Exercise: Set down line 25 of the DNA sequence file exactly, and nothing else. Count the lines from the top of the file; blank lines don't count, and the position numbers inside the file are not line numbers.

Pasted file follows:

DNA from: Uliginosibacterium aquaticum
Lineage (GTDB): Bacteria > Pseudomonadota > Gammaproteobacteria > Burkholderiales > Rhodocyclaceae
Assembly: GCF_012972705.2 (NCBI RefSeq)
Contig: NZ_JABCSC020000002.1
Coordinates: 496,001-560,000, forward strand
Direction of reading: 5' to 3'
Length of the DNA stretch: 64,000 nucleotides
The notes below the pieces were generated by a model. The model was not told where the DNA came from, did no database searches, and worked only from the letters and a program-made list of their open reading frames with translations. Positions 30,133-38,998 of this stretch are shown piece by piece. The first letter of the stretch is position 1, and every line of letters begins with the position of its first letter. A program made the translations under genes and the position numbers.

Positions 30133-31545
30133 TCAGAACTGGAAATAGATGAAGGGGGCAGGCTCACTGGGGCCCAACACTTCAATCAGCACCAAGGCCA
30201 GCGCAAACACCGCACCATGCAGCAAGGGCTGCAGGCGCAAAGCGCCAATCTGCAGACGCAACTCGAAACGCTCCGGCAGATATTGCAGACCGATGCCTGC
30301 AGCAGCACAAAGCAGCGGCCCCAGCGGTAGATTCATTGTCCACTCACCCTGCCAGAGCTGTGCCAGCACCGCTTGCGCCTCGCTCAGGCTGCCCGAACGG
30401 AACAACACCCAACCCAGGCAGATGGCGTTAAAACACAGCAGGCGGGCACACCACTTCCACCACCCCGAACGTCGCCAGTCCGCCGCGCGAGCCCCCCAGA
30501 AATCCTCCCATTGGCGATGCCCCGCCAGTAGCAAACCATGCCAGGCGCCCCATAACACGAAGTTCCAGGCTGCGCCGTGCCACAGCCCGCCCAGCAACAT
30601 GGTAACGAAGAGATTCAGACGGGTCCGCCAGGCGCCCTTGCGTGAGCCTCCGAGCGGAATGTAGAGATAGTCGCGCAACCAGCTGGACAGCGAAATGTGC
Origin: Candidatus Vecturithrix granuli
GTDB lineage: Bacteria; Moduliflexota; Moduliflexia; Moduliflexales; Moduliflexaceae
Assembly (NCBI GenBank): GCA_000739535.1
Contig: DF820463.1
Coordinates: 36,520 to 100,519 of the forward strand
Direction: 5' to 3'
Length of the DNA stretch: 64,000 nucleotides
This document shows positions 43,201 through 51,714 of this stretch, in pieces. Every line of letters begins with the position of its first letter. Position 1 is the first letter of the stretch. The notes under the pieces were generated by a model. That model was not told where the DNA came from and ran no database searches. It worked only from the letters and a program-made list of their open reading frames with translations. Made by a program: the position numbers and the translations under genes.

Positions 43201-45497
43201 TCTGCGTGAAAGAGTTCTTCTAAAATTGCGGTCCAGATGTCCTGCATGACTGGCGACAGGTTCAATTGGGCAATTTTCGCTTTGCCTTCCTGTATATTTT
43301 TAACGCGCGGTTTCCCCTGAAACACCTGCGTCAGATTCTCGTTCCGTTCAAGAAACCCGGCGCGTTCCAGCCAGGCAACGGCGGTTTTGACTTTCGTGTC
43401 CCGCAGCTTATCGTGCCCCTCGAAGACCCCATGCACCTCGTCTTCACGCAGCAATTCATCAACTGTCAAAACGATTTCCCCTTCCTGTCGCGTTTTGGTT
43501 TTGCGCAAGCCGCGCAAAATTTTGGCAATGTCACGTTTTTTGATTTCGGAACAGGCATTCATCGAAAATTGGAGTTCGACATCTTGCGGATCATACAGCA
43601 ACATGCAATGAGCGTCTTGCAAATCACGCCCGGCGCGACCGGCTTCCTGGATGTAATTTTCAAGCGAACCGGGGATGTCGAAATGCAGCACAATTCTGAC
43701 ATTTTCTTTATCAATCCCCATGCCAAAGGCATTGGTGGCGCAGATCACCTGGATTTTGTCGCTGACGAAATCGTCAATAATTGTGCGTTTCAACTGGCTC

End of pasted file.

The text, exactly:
43201 TCTGCGTGAAAGAGTTCTTCTAAAATTGCGGTCCAGATGTCCTGCATGACTGGCGACAGGTTCAATTGGGCAATTTTCGCTTTGCCTTCCTGTATATTTT